It started with a couple of normal Helleborus Niger when they became easy to get hold of as a flower for Christmas. Pretty quickly the desire for all the oriental ones came and since then I have added more and more new ones every spring. I actually think I can’t fit any more now, at least not in the spot they like the most.

In the beginning I planted the Christmas roses in two flowerbeds near each other that start growing early. Apparently though they not only survive but also thrive and bloom plentifully in just the one. In the other one that is only a few metres away, the Christmas roses hardy come up at all. If they do and I’m lucky enough that they bloom, it happens very late. The conclusion I can draw from this is that in my garden the Christmas roses thrive best in the flowerbed that is the earliest (meaning warmest) where it is also a sloping location, under a tree – so partly shaded, but still quite a lot of sun – lots more than in the flowerbed they thrive in. In the flowerbed they do thrive in it can get dry during the summer, dryer than in the other one. Also the soil is probably more porous and permeable.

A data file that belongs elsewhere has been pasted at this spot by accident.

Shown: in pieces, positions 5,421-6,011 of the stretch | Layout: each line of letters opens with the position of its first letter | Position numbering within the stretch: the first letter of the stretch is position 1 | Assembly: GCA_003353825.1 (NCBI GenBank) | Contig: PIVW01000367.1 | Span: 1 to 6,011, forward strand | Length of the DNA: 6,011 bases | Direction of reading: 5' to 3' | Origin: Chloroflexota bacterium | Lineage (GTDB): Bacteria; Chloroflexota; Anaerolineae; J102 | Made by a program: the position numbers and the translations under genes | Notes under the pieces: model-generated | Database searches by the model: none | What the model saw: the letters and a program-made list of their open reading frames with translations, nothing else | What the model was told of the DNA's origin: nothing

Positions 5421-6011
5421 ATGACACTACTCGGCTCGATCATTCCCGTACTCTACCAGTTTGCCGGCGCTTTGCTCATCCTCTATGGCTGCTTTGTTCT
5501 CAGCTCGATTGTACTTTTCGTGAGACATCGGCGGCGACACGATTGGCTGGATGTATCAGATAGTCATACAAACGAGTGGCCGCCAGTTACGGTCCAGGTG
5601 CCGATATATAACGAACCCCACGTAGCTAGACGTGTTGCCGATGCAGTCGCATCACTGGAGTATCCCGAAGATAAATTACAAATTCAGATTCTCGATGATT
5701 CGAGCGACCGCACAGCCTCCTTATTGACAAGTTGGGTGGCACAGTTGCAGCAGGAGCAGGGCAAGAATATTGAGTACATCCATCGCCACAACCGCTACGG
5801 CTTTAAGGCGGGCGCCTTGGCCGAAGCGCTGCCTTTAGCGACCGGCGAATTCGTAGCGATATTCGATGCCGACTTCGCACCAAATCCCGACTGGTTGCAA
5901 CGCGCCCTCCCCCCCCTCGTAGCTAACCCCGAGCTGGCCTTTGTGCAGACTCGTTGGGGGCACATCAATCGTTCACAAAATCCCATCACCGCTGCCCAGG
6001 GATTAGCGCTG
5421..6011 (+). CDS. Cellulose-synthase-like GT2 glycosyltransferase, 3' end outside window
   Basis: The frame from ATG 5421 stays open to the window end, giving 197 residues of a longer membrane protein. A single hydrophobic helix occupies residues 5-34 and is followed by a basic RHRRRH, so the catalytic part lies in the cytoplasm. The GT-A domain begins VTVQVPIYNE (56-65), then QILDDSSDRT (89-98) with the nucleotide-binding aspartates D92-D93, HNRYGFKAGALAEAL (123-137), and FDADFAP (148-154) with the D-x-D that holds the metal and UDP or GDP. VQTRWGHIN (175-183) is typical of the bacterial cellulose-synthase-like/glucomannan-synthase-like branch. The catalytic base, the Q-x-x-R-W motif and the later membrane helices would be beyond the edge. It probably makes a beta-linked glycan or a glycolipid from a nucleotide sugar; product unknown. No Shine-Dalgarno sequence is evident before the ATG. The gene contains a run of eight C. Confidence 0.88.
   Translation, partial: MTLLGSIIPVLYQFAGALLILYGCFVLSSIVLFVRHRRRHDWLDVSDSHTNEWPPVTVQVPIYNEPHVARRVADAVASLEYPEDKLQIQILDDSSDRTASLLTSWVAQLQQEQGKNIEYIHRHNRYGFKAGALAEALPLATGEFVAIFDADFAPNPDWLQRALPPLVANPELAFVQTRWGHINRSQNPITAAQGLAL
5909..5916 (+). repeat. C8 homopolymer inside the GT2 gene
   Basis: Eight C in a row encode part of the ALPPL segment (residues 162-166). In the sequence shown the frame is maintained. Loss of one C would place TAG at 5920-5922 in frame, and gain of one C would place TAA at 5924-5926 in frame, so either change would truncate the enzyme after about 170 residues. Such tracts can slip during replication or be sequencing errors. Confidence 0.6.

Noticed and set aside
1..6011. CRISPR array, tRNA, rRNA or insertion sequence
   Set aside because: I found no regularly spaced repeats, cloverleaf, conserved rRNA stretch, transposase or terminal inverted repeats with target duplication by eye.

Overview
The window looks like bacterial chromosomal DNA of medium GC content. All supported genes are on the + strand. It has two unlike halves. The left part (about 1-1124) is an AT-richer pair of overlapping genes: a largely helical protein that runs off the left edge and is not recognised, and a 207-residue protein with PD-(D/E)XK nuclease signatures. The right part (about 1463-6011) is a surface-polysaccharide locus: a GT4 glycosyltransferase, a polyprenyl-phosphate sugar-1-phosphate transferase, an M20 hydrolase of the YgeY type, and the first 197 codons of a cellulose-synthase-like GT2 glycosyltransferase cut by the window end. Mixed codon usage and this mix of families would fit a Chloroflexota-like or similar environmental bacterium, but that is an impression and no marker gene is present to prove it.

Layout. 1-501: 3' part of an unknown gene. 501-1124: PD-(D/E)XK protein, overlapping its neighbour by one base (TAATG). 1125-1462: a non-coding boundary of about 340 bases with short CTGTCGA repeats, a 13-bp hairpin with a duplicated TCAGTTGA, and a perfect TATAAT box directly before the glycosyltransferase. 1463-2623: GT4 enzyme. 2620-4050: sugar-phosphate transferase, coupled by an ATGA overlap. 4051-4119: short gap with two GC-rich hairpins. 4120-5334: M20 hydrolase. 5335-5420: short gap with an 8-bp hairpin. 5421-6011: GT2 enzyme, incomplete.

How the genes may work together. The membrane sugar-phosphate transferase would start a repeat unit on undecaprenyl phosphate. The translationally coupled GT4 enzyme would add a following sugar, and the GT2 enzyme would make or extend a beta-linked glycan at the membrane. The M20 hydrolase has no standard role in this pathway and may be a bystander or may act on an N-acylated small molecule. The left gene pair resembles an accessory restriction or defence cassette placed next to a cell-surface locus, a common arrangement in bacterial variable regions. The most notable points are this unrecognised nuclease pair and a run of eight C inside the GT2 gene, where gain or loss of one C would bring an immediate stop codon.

The micro climate is important when you live in the north

Just like the lesson regarding how big a difference there can be on how the Christmas roses thrive in the two flowerbeds (that is only a few metres apart), which to my knowledge had the same conditions, I find many things are like this in the garden. Something that theoretically should work might not. And also the other way around. You have to try things out. The micro conditions make a bigger difference than you might think.

One of the perks with Christmas roses is that they stay beautiful for a long time. When they have finished blooming they are just as decorative, which means that they stay on and complement the early summer.

The Christmas rose has become one of the most important flowering spring plants in my garden. It definitely used to be tulips, but since they flower later than most of the plants, the Christmas roses mean more.

The oriental hybrids often have no name.